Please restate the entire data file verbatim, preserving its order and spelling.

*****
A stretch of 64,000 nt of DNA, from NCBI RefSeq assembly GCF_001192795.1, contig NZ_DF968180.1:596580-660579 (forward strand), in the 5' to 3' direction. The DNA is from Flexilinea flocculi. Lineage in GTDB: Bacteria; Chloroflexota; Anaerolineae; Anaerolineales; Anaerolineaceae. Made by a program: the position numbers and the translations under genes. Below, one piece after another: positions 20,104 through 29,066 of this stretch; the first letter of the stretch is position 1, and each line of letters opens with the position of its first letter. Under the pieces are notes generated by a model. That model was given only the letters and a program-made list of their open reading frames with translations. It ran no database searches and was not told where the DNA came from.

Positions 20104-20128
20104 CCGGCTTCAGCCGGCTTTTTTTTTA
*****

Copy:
A stretch of 64,000 nt of DNA, from NCBI RefSeq assembly GCF_001192795.1, contig NZ_DF968180.1:596580-660579 (forward strand), in the 5' to 3' direction. The DNA is from Flexilinea flocculi. Lineage in GTDB: Bacteria; Chloroflexota; Anaerolineae; Anaerolineales; Anaerolineaceae. Made by a program: the position numbers and the translations under genes. Below, one piece after another: positions 20,104 through 29,066 of this stretch; the first letter of the stretch is position 1, and each line of letters opens with the position of its first letter. Under the pieces are notes generated by a model. That model was given only the letters and a program-made list of their open reading frames with translations. It ran no database searches and was not told where the DNA came from.

Positions 20104-20128
20104 CCGGCTTCAGCCGGCTTTTTTTTTA